Not all October premieres have to be scary – although a lot of them are (see later in this post) – so let’s start off this look at first episodes of new streaming shows with “Emily in Paris” (Netflix). Well, I shouldn’t say it’s not at all scary. The story of Chicagoan Emily’s relocation to Paris for her job emphasizes her outsider status and loneliness even though she always puts on her delightfully Lily Collins face.
Nowadays, lots of things are remade that elicit groans from fans, but “Swamp Thing” is a property that was ripe for a remake – which DC Universe delivered in a 10-episode series in 2019. For those of us too cheap to subscribe to the streamer, it’s now airing Tuesdays on The CW as pandemic-era filler. The two “Swamp Thing” movies of the 1980s would make all lists of Worst Superhero Movies except that they’re relatively old and obscure. Simply by having modern production values and not being embarrassing, TV’s “Swamp Thing” could improve on that cinematic dreck.
It’s been said that Washington, D.C., is Hollywood for ugly people, but we mostly view politics and celebrity culture as two distinct categories. What’s smart and fun about Amazon Prime’s “The Boys” – which recently released the first three episodes of Season 2, with episodes 4-8 coming out on Fridays – is that it mashes politics and celebrity into one thing via The Seven.
The pandemic has wreaked havoc with fall TV scheduling (it’s hard to tell one socially distanced, masked story, let alone fill a slate with them), and also revealed that (no surprise) cable and streaming were better prepared with content in their pipelines than the networks. But while 2020 serves up the thinnest lineup in modern TV history, it’s not a total wash. Here are my thoughts on 13 notable fall premieres, along with a “Go Bananas” Level (on a 10-point scale) of how excited I am for the series. All times Eastern:
Here are my 10 favorite characters from the last year of television, from networks to cable to streaming, counting down from 10 to 1:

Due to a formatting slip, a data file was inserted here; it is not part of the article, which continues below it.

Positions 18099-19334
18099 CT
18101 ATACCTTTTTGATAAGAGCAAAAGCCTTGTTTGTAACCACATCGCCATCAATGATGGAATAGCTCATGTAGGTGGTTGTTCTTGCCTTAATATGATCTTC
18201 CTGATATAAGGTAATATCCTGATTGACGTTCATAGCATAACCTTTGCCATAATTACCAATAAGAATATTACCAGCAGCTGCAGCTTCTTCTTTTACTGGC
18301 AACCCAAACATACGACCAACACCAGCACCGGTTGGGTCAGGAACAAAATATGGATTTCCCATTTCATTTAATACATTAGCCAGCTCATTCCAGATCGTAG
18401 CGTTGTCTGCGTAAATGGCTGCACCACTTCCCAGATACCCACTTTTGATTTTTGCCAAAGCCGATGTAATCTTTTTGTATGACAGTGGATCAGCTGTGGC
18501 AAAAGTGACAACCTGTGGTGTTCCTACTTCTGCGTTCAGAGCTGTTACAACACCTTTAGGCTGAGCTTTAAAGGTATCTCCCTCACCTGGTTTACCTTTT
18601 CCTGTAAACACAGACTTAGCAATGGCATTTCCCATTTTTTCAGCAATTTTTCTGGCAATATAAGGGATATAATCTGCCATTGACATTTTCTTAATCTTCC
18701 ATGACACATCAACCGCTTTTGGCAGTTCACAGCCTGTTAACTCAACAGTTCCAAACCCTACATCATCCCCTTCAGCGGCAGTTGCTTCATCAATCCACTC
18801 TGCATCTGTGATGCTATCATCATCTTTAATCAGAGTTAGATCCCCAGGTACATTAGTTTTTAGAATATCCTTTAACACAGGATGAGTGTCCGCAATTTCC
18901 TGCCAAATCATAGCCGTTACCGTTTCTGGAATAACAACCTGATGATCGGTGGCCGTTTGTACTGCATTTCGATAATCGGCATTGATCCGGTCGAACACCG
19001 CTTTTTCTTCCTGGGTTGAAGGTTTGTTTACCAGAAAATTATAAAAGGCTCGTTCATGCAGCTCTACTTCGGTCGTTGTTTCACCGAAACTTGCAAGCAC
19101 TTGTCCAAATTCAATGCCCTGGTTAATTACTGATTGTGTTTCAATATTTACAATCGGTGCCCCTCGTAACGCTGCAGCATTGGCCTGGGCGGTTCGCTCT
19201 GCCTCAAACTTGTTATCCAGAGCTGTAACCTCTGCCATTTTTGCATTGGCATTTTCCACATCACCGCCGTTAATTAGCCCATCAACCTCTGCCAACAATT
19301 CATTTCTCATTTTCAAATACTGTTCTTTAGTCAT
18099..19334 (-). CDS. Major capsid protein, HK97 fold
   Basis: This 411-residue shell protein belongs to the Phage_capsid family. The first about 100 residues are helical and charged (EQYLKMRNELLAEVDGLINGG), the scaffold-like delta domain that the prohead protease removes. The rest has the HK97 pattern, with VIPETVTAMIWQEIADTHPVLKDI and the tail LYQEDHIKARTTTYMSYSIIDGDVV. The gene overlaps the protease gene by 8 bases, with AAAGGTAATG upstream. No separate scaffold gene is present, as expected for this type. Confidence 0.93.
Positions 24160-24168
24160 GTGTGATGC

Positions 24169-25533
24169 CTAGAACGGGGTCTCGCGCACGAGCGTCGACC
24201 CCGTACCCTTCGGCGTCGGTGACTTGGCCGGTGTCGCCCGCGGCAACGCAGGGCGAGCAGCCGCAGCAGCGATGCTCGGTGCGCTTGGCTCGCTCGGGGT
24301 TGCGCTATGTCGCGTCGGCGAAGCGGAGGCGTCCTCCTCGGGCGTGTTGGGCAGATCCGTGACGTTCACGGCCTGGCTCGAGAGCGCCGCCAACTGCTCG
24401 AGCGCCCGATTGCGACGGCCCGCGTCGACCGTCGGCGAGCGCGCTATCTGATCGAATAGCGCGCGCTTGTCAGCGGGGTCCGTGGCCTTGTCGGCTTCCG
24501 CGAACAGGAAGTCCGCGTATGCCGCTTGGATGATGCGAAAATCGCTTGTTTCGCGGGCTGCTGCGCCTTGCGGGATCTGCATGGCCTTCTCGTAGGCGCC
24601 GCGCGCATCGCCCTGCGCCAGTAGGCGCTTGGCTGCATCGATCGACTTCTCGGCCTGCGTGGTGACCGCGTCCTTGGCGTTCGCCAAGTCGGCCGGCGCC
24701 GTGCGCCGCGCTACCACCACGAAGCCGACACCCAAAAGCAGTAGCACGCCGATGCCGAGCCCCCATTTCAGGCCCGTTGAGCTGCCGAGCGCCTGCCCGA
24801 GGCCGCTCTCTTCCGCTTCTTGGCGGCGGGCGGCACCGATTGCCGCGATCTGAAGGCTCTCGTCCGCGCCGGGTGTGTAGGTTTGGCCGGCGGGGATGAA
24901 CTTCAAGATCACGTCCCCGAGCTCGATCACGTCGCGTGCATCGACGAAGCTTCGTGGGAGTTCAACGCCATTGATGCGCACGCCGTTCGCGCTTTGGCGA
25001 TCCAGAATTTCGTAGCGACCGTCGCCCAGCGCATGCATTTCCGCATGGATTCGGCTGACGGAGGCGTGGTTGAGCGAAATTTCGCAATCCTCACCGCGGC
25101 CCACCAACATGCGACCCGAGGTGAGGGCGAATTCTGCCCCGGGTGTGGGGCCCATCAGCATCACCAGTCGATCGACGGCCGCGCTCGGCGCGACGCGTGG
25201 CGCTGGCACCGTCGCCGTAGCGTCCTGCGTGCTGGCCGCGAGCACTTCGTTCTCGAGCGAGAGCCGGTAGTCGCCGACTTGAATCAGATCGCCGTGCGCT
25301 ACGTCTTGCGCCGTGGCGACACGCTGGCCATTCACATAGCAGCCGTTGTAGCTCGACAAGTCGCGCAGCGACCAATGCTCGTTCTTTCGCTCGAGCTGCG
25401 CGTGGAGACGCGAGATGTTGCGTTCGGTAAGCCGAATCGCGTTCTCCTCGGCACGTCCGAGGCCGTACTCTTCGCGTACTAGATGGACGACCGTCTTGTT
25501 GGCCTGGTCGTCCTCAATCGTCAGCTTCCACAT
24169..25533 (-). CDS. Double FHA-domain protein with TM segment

Stargirl” (Mondays on DC Universe; Tuesdays on CW) – one of 14 current TV series executive-produced by Greg Berlanti – falls into the category of what my buddy Michael calls “product”: something that exists for commercial rather than artistic reasons. That doesn’t mean it can’t be good, but this latest addition to the DC TV universe is as stiff as the Cosmic Staff wielded by its title character, teen Courtney Whitmore (Brec Bassinger, “47 Meters Down: Uncaged”).
Watchmen” popularized the idea of superheroes run amok, but that saga quickly moves beyond the question of “Who watches the Watchmen?” to its answer of “No one.” “The Boys” (July 2019, Amazon Prime) wallows in the question more, to its benefit. Based on a Wildstorm/Dynamite comic-book series that launched in 2006, the eight-episode first season introduces a corporation that sponsors and markets vigilante superheroes, but then it digs into the military-industrial complex. The Vought Corporation aims to have a relationship with the government similar to Lockheed-Martin, but with superheroes – not missiles — as the weapons they are peddling.
With an unusually long gap between new Marvel Cinematic Universe releases, I decided to finally check out “Marvel’s Runaways” Season 1 (2017-18, Hulu). Now through three seasons, it’s part of the young-adult wing of the MCU, and I appreciate that it’s more colorful, sunnier (it’s set in Los Angeles, the opposite side of the continent from most MCU goings-on) and more fathomable than the other YA series, Freeform’s recently canceled “Cloak & Dagger.” It also has an amazing cast, but Season 1 has one big problem at its core.
Creator Damon Lindelof has taken the lessons learned on “Lost” – where time-jumping was a sometimes fun, sometimes hoary narrative device – and beautifully applied them to the nine-episode “Watchmen” (2019, HBO), a sequel to the comic/movie of the same name. Time is central to the “Watchmen” saga, the primary image of which is a clock counting down to the 1980s nuclear doomsday, especially with Dr. Manhattan existing outside of time as we mere mortals perceive it.
These were the 30 biggest trends in movies, television, books, music and pop culture in the 2010s: